High and dry?
Not Houston, where the city’s geography and urban planning turned flooding and water damage into a perpetual threat. As a result, it’s the United States’ most flooded city, according to a paper from Harvard’s Joint Center for Housing Studies (JCHS). And in a case of piling on, while Houston, the country’s fourth-largest city, has land-use restrictions, it lacks a zoning ordinance code.
The upshot: the city’s behind the eight ball for future growing costs stemming from its structures, policies, and tactics of disaster recovery.
A long-term resilience plan, designed to adapt to the effects of shocks and stressors—including climate change and extreme weather events, called “Resilient Houston” was published in February by the Mayor’s Office of Resilience. The objective of the plan is to eradiate the floodway of habitable structures by 2030, by virtue create healthy and connected bayous, key to the resilience of the city. A buyout program that clicks on all cylinders; where property from private citizens is purchased by the government, is the only way to snuff out a destructive cycle and rebuild, according to the paper.
There are several good reasons for buyouts in the floodway, including the permanent relocation of families to safer areas, less prone to flooding. The wrinkle? Layering on the complexity and, possibly, stoking distrust of the government, the U.S. and Houston have a prolonged history of leveraging relocation and development to supplant and consolidate non-white communities.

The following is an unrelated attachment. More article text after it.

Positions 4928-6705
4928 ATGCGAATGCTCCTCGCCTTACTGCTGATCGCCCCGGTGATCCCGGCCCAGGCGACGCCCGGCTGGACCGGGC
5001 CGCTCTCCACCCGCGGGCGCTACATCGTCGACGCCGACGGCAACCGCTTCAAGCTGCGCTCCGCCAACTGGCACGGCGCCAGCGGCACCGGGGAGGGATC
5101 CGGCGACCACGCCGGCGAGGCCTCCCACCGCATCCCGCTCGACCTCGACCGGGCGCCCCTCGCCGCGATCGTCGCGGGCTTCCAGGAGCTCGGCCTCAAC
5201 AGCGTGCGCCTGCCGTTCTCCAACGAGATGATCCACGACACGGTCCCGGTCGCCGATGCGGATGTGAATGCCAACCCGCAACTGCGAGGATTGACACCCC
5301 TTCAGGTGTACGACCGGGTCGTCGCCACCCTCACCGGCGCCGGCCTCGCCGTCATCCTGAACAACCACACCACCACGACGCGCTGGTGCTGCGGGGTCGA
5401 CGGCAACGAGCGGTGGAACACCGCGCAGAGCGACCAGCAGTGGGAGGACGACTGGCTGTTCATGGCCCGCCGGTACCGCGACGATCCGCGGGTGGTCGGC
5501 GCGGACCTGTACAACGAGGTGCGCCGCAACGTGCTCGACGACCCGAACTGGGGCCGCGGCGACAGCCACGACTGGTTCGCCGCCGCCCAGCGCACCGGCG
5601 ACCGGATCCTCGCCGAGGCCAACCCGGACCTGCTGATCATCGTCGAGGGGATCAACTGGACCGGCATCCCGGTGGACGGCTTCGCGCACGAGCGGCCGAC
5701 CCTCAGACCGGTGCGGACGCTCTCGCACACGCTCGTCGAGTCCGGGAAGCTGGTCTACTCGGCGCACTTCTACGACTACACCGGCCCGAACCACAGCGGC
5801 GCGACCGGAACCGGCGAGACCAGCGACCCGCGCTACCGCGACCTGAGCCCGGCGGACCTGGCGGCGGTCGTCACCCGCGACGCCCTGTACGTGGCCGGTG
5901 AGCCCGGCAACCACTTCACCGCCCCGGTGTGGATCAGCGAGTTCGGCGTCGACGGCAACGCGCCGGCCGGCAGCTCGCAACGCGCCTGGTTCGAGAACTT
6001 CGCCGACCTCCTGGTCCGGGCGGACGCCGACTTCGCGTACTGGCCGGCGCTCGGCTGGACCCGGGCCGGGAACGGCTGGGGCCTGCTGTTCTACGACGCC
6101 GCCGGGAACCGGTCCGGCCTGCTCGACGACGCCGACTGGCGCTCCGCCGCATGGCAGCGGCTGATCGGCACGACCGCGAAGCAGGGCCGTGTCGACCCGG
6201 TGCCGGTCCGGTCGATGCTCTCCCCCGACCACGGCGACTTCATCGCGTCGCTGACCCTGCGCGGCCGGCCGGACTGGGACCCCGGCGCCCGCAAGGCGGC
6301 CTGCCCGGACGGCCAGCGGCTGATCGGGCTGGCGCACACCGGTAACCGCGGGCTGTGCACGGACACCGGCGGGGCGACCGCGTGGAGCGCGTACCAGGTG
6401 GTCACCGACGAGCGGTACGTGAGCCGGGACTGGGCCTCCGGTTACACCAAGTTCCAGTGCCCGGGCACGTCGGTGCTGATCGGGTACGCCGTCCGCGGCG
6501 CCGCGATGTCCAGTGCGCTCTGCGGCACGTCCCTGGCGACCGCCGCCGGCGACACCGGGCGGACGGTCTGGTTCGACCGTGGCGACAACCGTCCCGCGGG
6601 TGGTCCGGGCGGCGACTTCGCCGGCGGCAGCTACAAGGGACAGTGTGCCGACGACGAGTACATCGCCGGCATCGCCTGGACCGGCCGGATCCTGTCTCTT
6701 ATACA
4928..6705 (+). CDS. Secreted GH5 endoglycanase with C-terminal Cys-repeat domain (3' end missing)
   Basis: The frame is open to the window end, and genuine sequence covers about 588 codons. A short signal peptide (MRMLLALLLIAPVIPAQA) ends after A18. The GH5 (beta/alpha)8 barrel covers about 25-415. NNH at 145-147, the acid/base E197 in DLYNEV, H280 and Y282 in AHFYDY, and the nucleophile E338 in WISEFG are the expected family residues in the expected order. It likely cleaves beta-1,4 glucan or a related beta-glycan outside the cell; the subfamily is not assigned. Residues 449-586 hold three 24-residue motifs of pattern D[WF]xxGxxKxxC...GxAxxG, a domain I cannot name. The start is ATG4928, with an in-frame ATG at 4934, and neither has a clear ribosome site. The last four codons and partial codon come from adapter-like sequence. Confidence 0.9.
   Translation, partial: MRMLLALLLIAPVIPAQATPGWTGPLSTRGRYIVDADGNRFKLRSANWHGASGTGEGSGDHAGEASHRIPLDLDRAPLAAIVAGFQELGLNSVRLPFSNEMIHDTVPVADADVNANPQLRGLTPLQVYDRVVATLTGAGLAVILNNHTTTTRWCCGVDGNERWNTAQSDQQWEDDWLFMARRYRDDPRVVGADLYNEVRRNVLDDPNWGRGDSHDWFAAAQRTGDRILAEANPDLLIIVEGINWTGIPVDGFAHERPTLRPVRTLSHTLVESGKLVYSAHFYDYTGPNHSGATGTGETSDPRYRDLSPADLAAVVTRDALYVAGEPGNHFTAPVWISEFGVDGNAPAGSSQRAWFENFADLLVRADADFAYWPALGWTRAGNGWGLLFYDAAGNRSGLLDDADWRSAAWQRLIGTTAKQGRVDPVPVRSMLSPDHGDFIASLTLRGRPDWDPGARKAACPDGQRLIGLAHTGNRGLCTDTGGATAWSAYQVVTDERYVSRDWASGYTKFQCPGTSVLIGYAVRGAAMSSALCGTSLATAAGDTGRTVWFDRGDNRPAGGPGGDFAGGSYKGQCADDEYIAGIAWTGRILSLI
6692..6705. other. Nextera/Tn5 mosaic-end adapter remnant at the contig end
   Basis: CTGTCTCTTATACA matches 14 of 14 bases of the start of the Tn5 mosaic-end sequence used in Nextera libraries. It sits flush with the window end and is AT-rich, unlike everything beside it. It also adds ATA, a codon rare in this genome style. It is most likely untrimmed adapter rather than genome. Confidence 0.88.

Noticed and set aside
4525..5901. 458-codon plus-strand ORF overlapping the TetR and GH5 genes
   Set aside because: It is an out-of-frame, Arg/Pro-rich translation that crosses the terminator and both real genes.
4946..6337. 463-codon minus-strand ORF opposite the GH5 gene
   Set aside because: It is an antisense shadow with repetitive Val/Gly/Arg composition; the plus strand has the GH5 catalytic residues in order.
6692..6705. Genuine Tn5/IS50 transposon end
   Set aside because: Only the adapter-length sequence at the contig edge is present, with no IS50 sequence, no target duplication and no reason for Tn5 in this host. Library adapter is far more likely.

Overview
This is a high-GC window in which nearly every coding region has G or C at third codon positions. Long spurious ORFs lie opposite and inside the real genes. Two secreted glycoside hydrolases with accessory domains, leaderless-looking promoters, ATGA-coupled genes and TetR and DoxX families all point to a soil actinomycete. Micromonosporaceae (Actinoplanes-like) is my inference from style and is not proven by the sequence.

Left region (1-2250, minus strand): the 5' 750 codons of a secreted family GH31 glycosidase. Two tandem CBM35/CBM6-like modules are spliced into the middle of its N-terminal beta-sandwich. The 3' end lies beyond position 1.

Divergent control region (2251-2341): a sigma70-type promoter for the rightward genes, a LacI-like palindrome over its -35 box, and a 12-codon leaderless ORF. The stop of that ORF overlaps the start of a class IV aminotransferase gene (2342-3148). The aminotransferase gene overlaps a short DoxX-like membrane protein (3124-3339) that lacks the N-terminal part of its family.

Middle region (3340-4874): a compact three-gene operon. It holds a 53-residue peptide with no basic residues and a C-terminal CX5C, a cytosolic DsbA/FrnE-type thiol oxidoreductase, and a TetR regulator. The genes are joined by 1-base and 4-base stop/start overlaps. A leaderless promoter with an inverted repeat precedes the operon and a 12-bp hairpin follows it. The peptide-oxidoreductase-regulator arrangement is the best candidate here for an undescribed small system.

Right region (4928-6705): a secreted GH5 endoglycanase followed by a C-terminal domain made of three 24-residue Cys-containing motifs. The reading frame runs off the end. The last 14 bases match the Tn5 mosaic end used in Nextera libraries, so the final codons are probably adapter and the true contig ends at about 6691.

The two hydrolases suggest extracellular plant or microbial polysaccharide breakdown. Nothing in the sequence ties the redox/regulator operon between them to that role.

It’s incumbent upon Houston to segue from a buyout program, swathed in opportunism within numerous agencies, to an integrated, scaled-up “buy-in/buyout” program, asserts the paper. A relocation strategy should be the program’s centerpiece, it continued. Instrumental is community engagement in and a thumbs up to relocation plans. Consequently, strategic and managed retreat evolves into a flood reduction response and a vital cog in turning Houston’s goals of larger social, economic, and resilience into reality.
According to ValuePenguin, there’s a 26% chance of having their property flooded at some point during a 30-year span—the length of a typical mortgage--among those with homes in a 100-year floodplain.
The problem is only a small percentage of properties dotting a designated 100-year floodplain have flood insurance.
Driving home the point, so to speak, a number of motorists were stranded in their cars on roads in Houston and areas west of the city flooded one recent morning, according to Weather.
At least three motorists were stranded in Katy, Texas, west of Houston, according to a Harris County Sheriff’s Deputy, reported KHOU-TV.
It’s certainly catching the attention of potential homebuyers in the Houston areas, who are that much focused on flood zones, especially after Harvey left more than 51 inches in the city last year, according to the Houston Chronicle. It caused about $150 billion to $180 billion damage, with homes and businesses demolished.